Debbie Elliott After a stint on Capitol Hill, NPR National Correspondent Debbie Elliott is back covering the news in her native South.
Christy Haynes/NPR
Debbie Elliot 2010
Christy Haynes/NPR

Debbie Elliott

Correspondent, National Desk

After a stint on Capitol Hill, NPR National Correspondent Debbie Elliott is back covering her native South.

From a giant sinkhole swallowing up a bayou community in Louisiana to new state restrictions on abortion providers, Elliott keeps track of the region's news. She also reports on cultural treasures such as an historic church in need of preservation in Helena, Arkansas; the magical House of Dance and Feathers in New Orleans' lower 9th ward; and the hidden-away Coon Dog Cemetery in north Alabama.

She's looking back at the legacy of landmark civil rights events, and following the legal battles between states and the federal government over immigration enforcement, healthcare, and voting rights.

Her coverage of the BP oil spill has focused on the human impact of the spill, the complex litigation to determine responsibility for the disaster, and how the region is recovering. She launched the series, "The Disappearing Coast," which examines the history and culture of south Louisiana, the state's complicated relationship with the oil and gas industry, and the oil spill's lasting impact on a fragile coastline.

Debbie has reported on the new entrepreneurial boom in post-Katrina New Orleans, as well as that city's decades-long struggle with violent crime, and a broken criminal justice system. She's examined the obesity epidemic in Mississippi, and a ground-breaking prisoner meditation program at Alabama's toughest lockup. She's taken NPR listeners on a musical tour of Memphis in a pink Cadillac, and profiled writers and musicians including Aaron Neville, Sandra Boynton, and Trombone Shorty.

Look for Debbie's signature political coverage as well. She's watching vulnerable Congressional seats and tracking southern politicians who have higher political aspirations. She was part of NPR's election team in 2008 and 2112 — reporting live from the floor of the political conventions, following the Presidential campaigns around the country, and giving voice to voters making their choice.

During her tenure in Washington, DC, Debbie covered Congress and hosted NPR's All Things Considered on the weekends. In that role she interviewed a variety of luminaries and world leaders, including Archbishop Desmond Tutu and Liberian President Ellen Johnson Sirleaf. She celebrated the 40th Anniversary of "Alice's Restaurant" with Arlo Guthrie, and mixed it up on the rink with the Baltimore's Charm City Roller Girls. She profiled the late historian John Hope Franklin and the children's book author Eric Carle.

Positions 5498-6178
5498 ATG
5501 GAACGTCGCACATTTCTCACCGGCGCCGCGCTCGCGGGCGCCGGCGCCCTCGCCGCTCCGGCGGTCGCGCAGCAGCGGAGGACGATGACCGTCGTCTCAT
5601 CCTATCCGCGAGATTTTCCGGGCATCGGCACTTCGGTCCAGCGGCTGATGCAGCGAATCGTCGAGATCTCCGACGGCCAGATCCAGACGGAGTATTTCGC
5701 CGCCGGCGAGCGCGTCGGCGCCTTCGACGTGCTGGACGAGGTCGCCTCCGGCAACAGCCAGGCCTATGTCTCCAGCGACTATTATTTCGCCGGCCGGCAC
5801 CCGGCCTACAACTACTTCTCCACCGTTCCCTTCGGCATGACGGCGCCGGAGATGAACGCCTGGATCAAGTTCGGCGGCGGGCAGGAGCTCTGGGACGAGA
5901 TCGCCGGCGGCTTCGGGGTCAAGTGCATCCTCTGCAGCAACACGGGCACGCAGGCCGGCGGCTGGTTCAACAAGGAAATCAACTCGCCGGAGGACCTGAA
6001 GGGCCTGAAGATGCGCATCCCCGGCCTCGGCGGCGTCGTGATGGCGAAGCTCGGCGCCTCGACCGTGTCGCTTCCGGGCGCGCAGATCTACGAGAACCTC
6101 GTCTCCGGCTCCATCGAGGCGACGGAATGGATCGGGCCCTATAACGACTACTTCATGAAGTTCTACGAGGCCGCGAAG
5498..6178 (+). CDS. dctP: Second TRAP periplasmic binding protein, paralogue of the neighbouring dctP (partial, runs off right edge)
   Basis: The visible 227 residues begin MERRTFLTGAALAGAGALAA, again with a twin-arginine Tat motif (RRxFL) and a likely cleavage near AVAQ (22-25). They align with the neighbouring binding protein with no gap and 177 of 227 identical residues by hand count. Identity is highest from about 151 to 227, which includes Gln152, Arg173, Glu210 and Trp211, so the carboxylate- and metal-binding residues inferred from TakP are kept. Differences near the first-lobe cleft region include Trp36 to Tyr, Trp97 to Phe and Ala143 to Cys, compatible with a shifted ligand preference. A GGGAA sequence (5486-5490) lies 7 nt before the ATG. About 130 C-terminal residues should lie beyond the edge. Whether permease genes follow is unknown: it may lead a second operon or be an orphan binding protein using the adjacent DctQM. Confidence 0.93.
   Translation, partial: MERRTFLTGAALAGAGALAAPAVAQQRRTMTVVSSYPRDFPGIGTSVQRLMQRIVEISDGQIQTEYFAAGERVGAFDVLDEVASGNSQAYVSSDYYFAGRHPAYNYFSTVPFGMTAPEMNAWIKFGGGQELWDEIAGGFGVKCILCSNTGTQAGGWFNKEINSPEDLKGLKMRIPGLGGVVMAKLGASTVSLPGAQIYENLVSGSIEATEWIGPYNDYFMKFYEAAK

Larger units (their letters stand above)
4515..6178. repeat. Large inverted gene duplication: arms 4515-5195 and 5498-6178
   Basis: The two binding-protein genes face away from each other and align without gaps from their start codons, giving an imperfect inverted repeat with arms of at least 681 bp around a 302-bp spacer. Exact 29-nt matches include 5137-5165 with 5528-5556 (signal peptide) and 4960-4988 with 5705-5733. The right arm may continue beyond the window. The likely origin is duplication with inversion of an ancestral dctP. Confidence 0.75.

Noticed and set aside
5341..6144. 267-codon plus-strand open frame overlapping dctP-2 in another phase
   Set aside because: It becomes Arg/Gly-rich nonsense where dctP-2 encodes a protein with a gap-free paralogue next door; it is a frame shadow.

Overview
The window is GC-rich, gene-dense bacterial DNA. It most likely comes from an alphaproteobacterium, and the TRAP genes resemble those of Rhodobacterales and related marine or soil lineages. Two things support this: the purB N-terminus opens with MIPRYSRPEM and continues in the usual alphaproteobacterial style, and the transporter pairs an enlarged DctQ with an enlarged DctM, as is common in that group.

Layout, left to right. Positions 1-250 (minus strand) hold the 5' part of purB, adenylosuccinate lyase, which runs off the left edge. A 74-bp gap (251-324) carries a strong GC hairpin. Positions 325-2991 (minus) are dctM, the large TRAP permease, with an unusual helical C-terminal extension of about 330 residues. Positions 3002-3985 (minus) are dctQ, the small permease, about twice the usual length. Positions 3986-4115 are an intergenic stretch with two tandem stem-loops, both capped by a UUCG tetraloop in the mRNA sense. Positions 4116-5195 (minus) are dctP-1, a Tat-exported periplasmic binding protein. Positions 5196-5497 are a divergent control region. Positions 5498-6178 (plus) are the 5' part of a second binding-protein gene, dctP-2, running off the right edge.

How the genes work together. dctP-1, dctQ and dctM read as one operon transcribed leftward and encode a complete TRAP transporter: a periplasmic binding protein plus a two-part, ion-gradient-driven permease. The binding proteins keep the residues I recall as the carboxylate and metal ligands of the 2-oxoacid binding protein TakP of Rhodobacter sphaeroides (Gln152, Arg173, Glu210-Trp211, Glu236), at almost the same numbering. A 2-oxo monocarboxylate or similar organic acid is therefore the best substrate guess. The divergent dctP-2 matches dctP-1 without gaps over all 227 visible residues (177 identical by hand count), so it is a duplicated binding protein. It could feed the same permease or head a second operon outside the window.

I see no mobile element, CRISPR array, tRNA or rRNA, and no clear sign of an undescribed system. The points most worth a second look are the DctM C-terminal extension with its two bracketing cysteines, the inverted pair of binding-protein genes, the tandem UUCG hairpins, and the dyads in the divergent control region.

Since joining NPR in 1995, Debbie has covered the re-opening of civil-rights-era murder cases, the legal battle over displaying the Ten Commandments in courthouses, the Elian Gonzales custody dispute from Miami, and a number of major hurricanes, from Andrew to Katrina. Debbie was stationed in Tallahassee, Florida, for election night in 2000, and was one of the first national reporters on the scene for the contentious presidential election contest that followed. She has covered landmark smoker lawsuits, the tobacco settlement with states, the latest trends in youth smoking and electronic cigarettes, and tobacco-control policy and regulation. NPR has sent her to cover a Super Bowl, the Summer Olympics, Bama football fans, and baseball spring training.

Debbie Elliott was born in Atlanta, grew up in the Memphis area, and is a graduate of the University of Alabama College of Communication. She's the former news director of member station WUAL (now Alabama Public Radio).

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After Special Election, Alabama Will Send Democrat To Senate For First Time In 25 Years

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Remarkable Win Sends Democratic Candidate To U.S. Senate

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All Eyes Are On Alabama's Special U.S. Senate Election

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Before Voting Begins, A Look At Alabama's Special Senate Election

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Reaction To Trump's Appearance At Mississippi Civil Rights Museum

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Harold Dahmer, whose father Vernon Dahmer was killed in 1966 by the Ku Klux Klan, smiles when he sees a photograph of his younger self on display at the Mississippi Civil Rights Museum. Rogelio V. Solis/AP hide caption

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Mississippi Civil Rights Museum Tells A Difficult Story

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News Brief: Trump To Call Jerusalem Israel's Capital, Endorses Roy Moore

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Bannon Campaigns For Roy Moore

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After 20 Years, What It Would Take For A Democrat To Win An Alabama Senate Race

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Female Voters In Alabama Speak Out For And Against Roy Moore

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Moore Holds Alabama Senate Campaign Event Despite Calls To Drop Out

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News Brief: Army Takes Control In Zimbabwe, Republicans Respond To Roy Moore

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Calls For Roy Moore To Leave Alabama Senate Race Intensify

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